Assad forces, backed by Russian strikes, take over al-Qaryatain after besieging it for days, state media reports.
Syrian rebels seized a strategic town from ISIL near the Turkish border north of Aleppo in another important step on the march towards the armed group’s de facto capital, Raqqa.
The UK-based Syrian Observatory for Human Rights war monitor confirmed that groups fighting under the banner of the Free Syrian Army (FSA) captured the town of al-Rai on Thursday after fierce battles with Islamic State of Iraq and the Levant (ISIL, also known as ISIS).
“This is the beginning of the end of Daesh [ISIL]. Those who have bet the FSA had been decimated are now proven wrong. It’s a victory for the Free Syrian Army,” said Abu Abdullah from the Nour al-Din al-Zinki Brigades, which participated in the assault on the heavily defended border town.
“We will continue our path to Raqqa and all the towns occupied by Daesh,” he said, using ISIL’s acronym in Arabic.
After taking over al-Rai, fighters said they dismantled landmines surrounding civilian houses and farm lands.
The rebels said their next move would be an advance on the ISIL-held city of al-Bab – south of al-Rai and northeast of Aleppo, Syria’s second-largest city.
“Al-Rai is a strategic region and it’s a gateway to proceed towards the regions of Jarabulus and al-Bab,” a fighter from the Faylaq al-Sham group told Al Jazeera.
The recent gains by the rebels is a boost to Turkey, which has sought to prevent Syrian Kurdish-led forces from expanding their stretch of territory along the border.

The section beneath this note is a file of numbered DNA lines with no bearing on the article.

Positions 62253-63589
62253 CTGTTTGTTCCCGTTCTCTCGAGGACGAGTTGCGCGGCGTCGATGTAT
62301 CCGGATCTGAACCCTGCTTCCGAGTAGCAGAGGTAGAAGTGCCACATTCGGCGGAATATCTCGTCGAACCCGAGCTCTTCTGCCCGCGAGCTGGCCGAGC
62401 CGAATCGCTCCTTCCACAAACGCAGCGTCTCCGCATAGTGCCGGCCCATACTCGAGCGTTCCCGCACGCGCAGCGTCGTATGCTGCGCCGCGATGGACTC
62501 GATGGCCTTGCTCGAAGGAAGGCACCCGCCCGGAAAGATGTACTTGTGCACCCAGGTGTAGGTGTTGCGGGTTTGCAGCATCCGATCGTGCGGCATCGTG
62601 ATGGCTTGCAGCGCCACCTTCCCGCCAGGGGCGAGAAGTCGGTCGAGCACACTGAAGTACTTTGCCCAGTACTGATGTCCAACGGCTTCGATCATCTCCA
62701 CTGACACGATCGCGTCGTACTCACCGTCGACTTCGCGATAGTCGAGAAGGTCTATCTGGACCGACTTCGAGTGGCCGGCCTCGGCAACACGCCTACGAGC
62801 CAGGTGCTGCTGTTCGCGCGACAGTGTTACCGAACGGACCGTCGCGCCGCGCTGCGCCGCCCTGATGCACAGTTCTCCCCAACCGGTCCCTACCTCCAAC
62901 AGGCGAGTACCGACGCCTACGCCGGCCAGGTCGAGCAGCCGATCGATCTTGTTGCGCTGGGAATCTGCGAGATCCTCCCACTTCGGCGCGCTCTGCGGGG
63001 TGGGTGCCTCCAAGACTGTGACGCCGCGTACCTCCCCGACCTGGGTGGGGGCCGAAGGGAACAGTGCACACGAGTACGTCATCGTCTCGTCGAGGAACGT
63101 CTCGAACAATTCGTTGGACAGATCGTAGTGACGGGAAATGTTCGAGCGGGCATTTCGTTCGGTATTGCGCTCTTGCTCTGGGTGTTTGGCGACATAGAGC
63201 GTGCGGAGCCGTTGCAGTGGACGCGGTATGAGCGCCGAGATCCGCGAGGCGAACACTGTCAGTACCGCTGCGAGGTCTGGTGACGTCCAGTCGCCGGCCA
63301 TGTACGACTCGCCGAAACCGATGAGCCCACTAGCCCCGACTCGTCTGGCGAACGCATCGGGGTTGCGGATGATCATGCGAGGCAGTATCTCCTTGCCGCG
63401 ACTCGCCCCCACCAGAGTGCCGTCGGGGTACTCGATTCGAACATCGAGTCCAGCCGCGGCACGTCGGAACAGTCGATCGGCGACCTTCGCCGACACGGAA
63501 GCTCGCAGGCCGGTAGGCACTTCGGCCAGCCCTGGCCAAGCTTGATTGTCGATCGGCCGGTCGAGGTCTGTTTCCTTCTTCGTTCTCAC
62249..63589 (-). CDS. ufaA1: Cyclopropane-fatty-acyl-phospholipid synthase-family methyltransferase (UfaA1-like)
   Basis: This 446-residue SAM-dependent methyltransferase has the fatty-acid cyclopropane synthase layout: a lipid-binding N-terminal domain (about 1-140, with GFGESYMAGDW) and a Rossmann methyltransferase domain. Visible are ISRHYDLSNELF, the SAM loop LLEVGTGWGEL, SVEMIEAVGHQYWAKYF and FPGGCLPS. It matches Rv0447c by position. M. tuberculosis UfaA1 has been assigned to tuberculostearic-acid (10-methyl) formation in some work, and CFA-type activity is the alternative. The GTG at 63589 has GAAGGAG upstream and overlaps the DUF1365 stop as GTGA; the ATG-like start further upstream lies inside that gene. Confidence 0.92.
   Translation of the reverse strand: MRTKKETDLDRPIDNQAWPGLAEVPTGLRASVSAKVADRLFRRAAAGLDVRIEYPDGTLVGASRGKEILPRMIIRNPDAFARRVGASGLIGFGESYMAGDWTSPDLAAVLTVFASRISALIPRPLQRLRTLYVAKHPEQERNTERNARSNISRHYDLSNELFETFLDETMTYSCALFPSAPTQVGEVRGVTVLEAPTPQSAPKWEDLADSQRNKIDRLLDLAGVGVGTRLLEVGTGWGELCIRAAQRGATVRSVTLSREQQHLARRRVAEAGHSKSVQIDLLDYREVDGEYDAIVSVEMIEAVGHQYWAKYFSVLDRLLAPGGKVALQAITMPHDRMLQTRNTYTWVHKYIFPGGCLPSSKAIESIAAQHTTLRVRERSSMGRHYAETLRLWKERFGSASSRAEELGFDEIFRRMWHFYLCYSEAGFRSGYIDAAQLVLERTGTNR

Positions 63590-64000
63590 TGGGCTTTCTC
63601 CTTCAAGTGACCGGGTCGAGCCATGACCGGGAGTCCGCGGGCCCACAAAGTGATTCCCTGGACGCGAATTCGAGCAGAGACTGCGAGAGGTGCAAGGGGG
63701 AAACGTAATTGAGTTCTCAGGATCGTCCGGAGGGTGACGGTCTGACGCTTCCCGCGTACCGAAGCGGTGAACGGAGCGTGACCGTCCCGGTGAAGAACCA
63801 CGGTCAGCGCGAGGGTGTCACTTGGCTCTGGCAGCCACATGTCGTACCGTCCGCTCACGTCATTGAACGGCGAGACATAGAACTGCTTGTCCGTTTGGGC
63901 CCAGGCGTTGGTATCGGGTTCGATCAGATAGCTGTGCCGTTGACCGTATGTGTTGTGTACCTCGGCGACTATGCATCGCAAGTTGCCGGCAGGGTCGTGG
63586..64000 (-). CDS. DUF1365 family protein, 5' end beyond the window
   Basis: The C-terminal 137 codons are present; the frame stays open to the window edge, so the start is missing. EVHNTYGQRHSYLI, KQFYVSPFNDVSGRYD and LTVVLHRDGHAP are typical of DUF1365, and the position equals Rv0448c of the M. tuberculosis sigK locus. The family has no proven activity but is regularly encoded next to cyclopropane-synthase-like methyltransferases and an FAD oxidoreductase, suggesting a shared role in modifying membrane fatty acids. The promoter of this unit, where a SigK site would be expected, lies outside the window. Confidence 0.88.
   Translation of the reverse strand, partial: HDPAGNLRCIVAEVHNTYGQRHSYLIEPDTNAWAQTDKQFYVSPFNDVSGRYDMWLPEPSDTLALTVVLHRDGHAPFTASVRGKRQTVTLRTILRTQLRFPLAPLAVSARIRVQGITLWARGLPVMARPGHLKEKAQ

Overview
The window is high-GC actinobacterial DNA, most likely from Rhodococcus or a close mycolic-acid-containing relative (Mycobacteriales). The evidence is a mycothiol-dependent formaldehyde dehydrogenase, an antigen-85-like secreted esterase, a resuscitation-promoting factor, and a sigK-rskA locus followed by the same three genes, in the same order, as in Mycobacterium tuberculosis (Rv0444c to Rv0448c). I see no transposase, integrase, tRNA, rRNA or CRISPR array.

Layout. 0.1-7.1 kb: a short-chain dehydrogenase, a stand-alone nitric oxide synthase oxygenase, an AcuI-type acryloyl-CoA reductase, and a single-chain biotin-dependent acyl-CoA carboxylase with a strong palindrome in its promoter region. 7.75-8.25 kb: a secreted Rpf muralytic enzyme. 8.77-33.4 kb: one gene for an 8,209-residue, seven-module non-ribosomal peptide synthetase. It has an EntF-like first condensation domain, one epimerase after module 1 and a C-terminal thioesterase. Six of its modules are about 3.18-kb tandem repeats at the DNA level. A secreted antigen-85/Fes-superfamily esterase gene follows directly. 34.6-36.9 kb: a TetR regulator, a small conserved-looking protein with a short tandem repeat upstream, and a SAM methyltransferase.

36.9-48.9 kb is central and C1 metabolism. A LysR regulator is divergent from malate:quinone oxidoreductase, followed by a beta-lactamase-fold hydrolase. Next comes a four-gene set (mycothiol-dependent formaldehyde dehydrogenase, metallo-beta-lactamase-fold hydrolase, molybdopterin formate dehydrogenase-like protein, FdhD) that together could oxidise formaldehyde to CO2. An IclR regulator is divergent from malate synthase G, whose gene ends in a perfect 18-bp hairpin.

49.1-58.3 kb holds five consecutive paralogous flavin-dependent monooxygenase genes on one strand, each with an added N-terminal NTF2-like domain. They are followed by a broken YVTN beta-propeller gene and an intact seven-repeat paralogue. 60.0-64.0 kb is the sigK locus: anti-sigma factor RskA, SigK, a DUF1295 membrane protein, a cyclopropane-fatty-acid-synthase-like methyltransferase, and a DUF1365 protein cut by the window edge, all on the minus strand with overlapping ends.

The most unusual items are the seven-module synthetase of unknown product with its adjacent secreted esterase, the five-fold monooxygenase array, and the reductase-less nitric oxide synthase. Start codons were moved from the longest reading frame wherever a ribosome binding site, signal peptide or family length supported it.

It was the first retreat by ISIL fighters since opposition forces made major advances in the area last May and captured areas close to the Azaz border crossing with Turkey.
The Amaq website, which is linked to ISIL, conceded that forces it described as “US and Turkish-backed opposition brigades” had taken al-Rai town after days of intense artillery fire.
It said al-Rai fell after heavy clashes and two ISIL suicide bombings that led to many casualties among opposition forces.
ISIL has employed suicide attacks to hold back offensives by the Syrian army and their allies, and by deploying small groups of fighters to disrupt supply lines.
That is a change of tactics from ambushes and lightning-fast strikes after the loss of significant territory, defence analysts say.
A sustained rebel advance near the Turkish border this week allowed moderate forces to capture a string of villages and eroded ISIL’s footholds in an area identified as a priority in the fight against the group.
Rebels who previously struggled to make gains against ISIL in the area and had been fending off advances by Kurdish-led fighters mobilised several thousand fighters for the al-Rai attack, opposition sources said.
An alliance of FSA groups formed for the offensive includes the Turkish-backed Sultan Murad and Failaq al-Sham groups.
ISIL’s foothold along the Turkish border was also significantly loosened last year by US-allied Kurdish fighters of the YPG, which gained territory from the group farther east.